He was involved at the highest level but had no direct or indirect commercial interests in the proceedings. He was there as a very senior and trusted employee of the State to make suggestions and follow political instructions. He did all of those things during those extremely difficult hours and those proceedings form the basis of a 380-page submission he has made to the banking inquiry where he is due to give evidence this Thursday.
That submission, details of which were published by The Sunday Business Post, strongly challenges the version of events already given to the inquiry by senior bankers Eugene Sheehy, the former AIB chief executive, and Brian Goggin, the former CEO of Bank of Ireland.
Mr Cardiff will, it is expected, challenge the bankers’ recollection of the extent of the bank guarantee sought and point out that the banks had prepared detailed wording for a guarantee before pivotal meetings opened. He will also give evidence that he was later instructed by then Taoiseach Brian Cowen to rewrite the terms of the guarantee to curb the banks’ broad-stroke ambitions.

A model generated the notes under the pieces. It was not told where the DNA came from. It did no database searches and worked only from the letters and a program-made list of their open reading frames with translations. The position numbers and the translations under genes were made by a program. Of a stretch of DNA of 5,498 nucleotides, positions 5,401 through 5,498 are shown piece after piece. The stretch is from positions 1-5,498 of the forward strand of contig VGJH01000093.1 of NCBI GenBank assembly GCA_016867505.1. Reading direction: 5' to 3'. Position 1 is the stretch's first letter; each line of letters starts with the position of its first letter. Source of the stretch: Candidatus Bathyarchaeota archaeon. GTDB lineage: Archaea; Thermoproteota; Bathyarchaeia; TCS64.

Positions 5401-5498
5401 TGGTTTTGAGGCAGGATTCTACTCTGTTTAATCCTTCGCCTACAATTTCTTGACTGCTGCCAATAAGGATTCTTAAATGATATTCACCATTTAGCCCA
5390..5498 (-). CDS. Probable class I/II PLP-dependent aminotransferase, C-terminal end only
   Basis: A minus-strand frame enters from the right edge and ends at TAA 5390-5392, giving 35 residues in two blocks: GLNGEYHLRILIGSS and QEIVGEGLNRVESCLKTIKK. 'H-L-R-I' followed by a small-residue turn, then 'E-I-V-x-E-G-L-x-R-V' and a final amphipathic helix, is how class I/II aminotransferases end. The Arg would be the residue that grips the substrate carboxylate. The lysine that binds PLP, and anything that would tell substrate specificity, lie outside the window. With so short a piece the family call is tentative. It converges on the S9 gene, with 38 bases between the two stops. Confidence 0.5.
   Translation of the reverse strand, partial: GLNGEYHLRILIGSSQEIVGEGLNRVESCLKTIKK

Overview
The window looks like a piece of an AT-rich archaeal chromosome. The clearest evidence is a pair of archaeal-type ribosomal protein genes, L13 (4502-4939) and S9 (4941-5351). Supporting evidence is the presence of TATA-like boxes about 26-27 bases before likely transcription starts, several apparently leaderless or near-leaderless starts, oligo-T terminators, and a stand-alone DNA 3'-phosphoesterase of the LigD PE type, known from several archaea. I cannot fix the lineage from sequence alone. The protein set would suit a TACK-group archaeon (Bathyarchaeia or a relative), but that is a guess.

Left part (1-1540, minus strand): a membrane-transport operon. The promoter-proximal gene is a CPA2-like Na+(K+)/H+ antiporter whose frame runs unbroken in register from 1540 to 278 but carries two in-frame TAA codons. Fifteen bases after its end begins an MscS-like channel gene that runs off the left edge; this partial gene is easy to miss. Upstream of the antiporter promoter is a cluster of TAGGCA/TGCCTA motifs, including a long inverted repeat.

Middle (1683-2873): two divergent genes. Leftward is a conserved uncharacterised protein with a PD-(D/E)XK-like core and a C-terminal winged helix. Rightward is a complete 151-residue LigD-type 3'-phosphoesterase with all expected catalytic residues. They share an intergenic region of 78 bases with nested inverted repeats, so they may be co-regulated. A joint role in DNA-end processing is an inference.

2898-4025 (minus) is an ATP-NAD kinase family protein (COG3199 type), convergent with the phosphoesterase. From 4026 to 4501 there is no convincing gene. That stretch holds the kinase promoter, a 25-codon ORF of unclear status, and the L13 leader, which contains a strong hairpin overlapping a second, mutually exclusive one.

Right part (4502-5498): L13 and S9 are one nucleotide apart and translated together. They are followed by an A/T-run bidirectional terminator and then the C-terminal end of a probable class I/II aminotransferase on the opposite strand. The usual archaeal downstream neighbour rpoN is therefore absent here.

Mr Cardiff is also expected to describe the indirect testimony given by former European Central Bank president Jean-Claude Trichet as a “fallacy”.
He will give evidence that Mr Trichet precluded any consideration of plans to impose losses on senior bank bondholders. Mr Trichet said this was merely advice but Mr Cardiff’s submission puts an entirely different complexion on the intervention, one that seems entirely plausible and gives an entirely different meaning to the phrase “the kindness of strangers”. It also undermines belief in the idea of EU-wide solidarity in the face of a looming banking crisis.
Though only a small proportion of Mr Cardiff’s submission has been published, it gives the impression that the bankers’ and the bondholders’ interests were the paramount concern of the commercial banks and of the ECB — which was firmly influenced by then US Secretary of the Treasury Timothy Geithner who strongly opposed the idea that bondholders might suffer any losses.
These events occurred almost eight years ago and it will be more than interesting to see which version of guarantee night will be offered by Mr Cowen when he gives evidence. Apart from the great costs imposed on this society, costs that will stretch across decades, these events are now historic. However, they are very real for the people of Greece.
Yesterday, EU Commissioner Guenther Oettinger warned there will be a “state of emergency” in Greece from July 1 without an agreement before the Thursday deadline. They are not dealing with the same individuals our Government faced on guarantee night but they are more or less the same players. It is very hard not to have huge sympathy for them.